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Using Oliver, our emotionAI API, developers can directly benefit from this growing emotional intelligence, measure emotions and behaviors in conversations, and utilize our continuously evolving robust analytics in their own applications.

Either that involves development of a VA for a business, an interactive game for children, a voice-controlled speaker for the home, or a social robot designated to assist the elderly, incorporating emotion-aware spoken language understanding will supercharge your users’ experience.

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Getting started

You can find introductory information here

Using the streaming API, a client can use the service in (almost) real-time manner, thus being able to process audio streams and receive results with the minimum latency possible. Unlike the Oliver REST API which assumes that audio data is already available in a file, the streaming API does not require all the audio to be available at the beginning of processing (although it can very well handle audio data as files too). It can process audio segments that are sent from the client’s end in a constant or variable rate. The results are sent using the same connection back to the client at the moment they are available, so the client enjoys minimum latency and a constant stream-flow of processing outputs.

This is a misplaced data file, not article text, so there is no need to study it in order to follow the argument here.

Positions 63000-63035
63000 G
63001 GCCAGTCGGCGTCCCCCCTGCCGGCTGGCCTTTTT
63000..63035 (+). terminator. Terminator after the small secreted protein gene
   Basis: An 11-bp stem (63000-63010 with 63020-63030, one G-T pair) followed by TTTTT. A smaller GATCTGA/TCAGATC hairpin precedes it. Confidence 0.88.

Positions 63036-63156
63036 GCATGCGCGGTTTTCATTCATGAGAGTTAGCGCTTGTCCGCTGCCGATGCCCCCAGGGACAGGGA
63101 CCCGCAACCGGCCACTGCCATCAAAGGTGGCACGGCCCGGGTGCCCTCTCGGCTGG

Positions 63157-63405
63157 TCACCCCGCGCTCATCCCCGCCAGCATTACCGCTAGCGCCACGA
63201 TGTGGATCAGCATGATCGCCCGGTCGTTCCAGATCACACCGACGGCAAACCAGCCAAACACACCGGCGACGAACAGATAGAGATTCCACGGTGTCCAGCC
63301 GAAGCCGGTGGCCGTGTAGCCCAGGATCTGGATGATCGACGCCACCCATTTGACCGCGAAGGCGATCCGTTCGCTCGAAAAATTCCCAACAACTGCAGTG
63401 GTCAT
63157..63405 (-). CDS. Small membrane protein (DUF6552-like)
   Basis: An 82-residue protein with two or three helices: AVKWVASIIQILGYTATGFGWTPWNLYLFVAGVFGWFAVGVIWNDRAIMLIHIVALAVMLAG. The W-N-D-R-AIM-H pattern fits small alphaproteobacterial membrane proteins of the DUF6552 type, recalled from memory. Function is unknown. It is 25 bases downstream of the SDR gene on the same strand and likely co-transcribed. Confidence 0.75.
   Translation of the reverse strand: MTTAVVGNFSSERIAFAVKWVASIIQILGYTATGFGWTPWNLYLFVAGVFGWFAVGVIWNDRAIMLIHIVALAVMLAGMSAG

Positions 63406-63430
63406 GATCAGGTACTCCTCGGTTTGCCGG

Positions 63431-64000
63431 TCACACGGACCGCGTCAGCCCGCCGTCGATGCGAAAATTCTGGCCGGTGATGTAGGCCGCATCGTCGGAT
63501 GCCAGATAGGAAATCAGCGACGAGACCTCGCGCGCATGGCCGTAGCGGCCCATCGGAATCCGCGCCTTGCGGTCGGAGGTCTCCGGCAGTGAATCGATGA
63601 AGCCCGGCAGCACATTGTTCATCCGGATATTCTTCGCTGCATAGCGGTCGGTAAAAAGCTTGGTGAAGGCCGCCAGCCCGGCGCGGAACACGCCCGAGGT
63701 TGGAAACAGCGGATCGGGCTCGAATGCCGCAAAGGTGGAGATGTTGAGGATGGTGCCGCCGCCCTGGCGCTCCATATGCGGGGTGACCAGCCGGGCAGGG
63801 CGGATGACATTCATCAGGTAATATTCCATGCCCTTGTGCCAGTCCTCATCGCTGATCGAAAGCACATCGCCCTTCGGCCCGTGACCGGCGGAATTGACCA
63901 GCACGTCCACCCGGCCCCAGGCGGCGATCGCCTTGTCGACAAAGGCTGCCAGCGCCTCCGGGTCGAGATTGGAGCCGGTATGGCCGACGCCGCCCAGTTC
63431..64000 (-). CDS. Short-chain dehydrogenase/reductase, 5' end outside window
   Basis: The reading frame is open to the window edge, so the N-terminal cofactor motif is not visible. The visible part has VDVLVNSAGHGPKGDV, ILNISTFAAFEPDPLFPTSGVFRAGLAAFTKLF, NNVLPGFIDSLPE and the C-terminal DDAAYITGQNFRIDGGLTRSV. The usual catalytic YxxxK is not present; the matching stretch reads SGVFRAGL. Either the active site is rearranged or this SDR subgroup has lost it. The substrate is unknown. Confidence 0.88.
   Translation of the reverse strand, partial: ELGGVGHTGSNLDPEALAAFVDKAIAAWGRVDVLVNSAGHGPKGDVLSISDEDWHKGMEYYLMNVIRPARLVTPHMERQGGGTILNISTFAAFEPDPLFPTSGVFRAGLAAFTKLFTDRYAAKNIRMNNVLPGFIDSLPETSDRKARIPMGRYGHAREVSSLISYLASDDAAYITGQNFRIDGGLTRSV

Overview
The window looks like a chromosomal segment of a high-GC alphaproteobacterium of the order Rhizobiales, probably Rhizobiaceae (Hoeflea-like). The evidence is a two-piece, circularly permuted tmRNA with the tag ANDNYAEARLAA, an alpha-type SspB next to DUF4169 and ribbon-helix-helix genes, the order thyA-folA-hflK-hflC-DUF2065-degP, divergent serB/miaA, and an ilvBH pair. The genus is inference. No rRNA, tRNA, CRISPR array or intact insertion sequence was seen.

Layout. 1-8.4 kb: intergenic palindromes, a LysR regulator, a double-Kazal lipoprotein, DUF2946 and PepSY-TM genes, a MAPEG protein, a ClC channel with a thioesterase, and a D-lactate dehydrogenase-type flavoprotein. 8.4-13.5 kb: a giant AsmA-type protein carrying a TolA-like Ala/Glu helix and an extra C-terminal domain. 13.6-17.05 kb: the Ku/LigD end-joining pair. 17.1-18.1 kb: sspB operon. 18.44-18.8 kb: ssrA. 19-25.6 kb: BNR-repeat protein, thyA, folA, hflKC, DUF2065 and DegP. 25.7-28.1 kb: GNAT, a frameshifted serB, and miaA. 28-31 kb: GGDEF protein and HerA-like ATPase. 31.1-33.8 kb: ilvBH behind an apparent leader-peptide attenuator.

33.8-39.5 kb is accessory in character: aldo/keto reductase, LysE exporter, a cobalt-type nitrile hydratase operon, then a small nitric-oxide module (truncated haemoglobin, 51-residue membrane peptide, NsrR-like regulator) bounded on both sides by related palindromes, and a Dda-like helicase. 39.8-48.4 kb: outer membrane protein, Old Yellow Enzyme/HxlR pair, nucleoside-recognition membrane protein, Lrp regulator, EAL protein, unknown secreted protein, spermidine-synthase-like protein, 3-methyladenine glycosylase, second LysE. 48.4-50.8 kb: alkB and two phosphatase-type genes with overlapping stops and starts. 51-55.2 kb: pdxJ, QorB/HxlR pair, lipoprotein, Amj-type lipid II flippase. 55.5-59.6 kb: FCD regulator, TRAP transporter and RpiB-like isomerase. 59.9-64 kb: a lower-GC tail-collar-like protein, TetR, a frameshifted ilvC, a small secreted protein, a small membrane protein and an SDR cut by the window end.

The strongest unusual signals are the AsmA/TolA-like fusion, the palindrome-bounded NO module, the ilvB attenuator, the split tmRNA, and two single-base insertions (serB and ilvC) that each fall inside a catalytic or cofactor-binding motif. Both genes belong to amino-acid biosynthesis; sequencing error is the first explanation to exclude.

The underlying network protocol that is utilized by the streaming API is Websocket to enable this kind of full-duplex data flow between the client and the Oliver service. The workflow of a streaming request is depicted in the following step by step overview:

  1. Open a new streaming session using Websocket protocol
  2. Start a new processing request and setup the engine
  3. Send audio data through the established connection
  4. Receive results in realtime using the same connection
  5. End the processing request when audio transmission is complete
  6. Receive final results and close the session

These steps are analysed in detail in the following pages. Also you can find the interim results specification definition that is available to the client during the processing of an audio input. The interim results can be used in an application to provide users with a realtime (or near-realtime) Oliver experience.

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Getting started

You can find introductory information here

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